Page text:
i decided to add HUE and SAT controls same way with start and finish values, and that allows to manipulate entire HSV very easy way. I use it in shader injectors for varios games now, results of manipulating only a value or saturation are much better than controlling gamma, brightness and contrast in many games that have them all messed up, limited in range and giving quite unpredictable and unpleasant results.

    Gonna try it with BF3 infamous by its extremely washed out color grading, GTA 4 which suffering of extreme desaturation and Witcher 2 with its extremely oversaturated "acid" colors where skin is absolutely RED.

    Thanks again for your help! Oh btw, im going to share that with public on steam and other gaming forums, and this must have included shader of yours, i wrote your copyrights in incudes like that:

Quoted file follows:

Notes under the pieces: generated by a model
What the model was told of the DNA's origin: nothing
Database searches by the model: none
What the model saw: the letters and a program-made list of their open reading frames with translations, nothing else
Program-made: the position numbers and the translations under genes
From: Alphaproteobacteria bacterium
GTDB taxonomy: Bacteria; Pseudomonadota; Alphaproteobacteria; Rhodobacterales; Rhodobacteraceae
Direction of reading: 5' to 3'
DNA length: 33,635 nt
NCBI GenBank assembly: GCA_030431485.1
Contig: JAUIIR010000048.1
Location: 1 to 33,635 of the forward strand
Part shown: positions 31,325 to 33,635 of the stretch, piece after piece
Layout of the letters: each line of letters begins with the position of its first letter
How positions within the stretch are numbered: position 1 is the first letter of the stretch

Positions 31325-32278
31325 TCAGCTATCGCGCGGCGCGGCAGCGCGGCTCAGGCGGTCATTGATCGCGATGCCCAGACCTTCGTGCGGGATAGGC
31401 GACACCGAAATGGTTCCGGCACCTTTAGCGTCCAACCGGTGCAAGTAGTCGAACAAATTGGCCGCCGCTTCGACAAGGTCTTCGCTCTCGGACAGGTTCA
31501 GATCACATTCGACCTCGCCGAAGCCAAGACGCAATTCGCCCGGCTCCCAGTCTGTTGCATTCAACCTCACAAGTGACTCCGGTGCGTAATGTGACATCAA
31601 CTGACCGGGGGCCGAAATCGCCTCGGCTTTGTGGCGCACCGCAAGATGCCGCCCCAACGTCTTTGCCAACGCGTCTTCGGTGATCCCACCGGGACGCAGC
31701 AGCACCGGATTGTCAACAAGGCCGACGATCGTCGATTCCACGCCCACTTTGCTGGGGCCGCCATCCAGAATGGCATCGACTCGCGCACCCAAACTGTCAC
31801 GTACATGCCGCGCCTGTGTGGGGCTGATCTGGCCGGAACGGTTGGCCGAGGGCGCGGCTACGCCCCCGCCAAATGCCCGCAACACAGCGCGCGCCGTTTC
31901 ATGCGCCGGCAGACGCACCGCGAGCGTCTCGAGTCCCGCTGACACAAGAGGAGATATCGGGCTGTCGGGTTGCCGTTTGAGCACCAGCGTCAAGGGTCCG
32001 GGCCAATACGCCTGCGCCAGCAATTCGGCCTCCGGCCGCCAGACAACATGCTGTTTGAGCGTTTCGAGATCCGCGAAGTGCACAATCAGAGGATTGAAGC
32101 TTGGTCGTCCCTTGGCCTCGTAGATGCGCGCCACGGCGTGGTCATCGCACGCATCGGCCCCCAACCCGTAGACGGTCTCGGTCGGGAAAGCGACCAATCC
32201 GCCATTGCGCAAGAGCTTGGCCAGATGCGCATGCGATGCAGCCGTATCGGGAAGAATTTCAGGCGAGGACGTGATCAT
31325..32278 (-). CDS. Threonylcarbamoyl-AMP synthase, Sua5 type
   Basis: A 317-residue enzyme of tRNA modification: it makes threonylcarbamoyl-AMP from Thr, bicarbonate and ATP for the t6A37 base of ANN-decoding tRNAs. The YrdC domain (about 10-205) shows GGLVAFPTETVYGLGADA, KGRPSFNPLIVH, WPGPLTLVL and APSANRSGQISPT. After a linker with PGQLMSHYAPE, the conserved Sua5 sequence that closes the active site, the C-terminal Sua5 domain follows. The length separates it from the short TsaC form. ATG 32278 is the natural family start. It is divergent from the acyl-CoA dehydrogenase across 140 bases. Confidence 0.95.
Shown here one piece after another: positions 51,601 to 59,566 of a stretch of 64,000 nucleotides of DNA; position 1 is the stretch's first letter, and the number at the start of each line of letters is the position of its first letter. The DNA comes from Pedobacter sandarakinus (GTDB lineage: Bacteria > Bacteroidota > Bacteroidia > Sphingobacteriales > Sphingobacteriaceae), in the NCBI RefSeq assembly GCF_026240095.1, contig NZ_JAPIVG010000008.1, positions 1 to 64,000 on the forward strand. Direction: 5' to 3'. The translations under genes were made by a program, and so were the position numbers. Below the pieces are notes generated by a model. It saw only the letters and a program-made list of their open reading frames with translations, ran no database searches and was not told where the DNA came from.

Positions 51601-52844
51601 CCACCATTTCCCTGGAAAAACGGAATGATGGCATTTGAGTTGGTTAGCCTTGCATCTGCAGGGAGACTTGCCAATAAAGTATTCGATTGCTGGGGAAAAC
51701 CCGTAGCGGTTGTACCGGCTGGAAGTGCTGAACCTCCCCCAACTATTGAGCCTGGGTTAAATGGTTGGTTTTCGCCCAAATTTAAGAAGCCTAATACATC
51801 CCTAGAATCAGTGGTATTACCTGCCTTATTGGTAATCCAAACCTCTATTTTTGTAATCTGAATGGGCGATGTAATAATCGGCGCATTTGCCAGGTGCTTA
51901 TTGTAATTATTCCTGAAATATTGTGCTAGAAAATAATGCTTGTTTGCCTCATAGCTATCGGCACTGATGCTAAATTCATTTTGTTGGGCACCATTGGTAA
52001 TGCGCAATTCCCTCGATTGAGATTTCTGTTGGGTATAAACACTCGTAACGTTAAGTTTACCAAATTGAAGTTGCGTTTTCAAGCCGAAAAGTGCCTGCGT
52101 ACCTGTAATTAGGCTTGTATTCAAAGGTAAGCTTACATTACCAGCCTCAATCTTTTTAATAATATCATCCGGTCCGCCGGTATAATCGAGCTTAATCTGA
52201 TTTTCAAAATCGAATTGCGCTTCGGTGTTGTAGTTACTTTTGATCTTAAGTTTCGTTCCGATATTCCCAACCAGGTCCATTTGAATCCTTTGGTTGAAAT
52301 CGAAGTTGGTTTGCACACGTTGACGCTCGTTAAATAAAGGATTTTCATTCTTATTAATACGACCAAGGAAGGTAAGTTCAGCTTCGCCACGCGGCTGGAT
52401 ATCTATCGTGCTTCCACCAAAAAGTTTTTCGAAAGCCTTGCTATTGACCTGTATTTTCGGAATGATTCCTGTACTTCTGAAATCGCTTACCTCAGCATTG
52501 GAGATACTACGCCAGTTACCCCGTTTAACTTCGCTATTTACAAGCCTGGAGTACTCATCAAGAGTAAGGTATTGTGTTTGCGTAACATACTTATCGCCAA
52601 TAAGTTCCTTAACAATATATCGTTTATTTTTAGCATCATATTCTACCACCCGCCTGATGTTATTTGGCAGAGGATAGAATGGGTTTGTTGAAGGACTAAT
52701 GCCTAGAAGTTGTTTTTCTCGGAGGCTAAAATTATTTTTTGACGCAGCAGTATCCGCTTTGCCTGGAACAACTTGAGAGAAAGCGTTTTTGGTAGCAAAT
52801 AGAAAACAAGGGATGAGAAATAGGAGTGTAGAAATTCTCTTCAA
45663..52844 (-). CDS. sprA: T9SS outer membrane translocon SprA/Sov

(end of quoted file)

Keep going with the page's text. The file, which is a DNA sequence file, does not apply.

// Code borrowed from here
    // (c) by Chilli Ant aka IAN TAYLOR

    Are you ok with that?

  2. v00d00m4n, that's fine. As you may have guessed, I used to work in the games industry and was always annoyed when "artistic directors" would control the final brightness/contrast/saturation levels of the entire game arbitrarily. Don't they realise we've got those controls on our TVs/monitors?

    I'm intrigued by your injection of shaders into published games to get around the artistically-clamped ranges. Do you have a link to a description of this technique?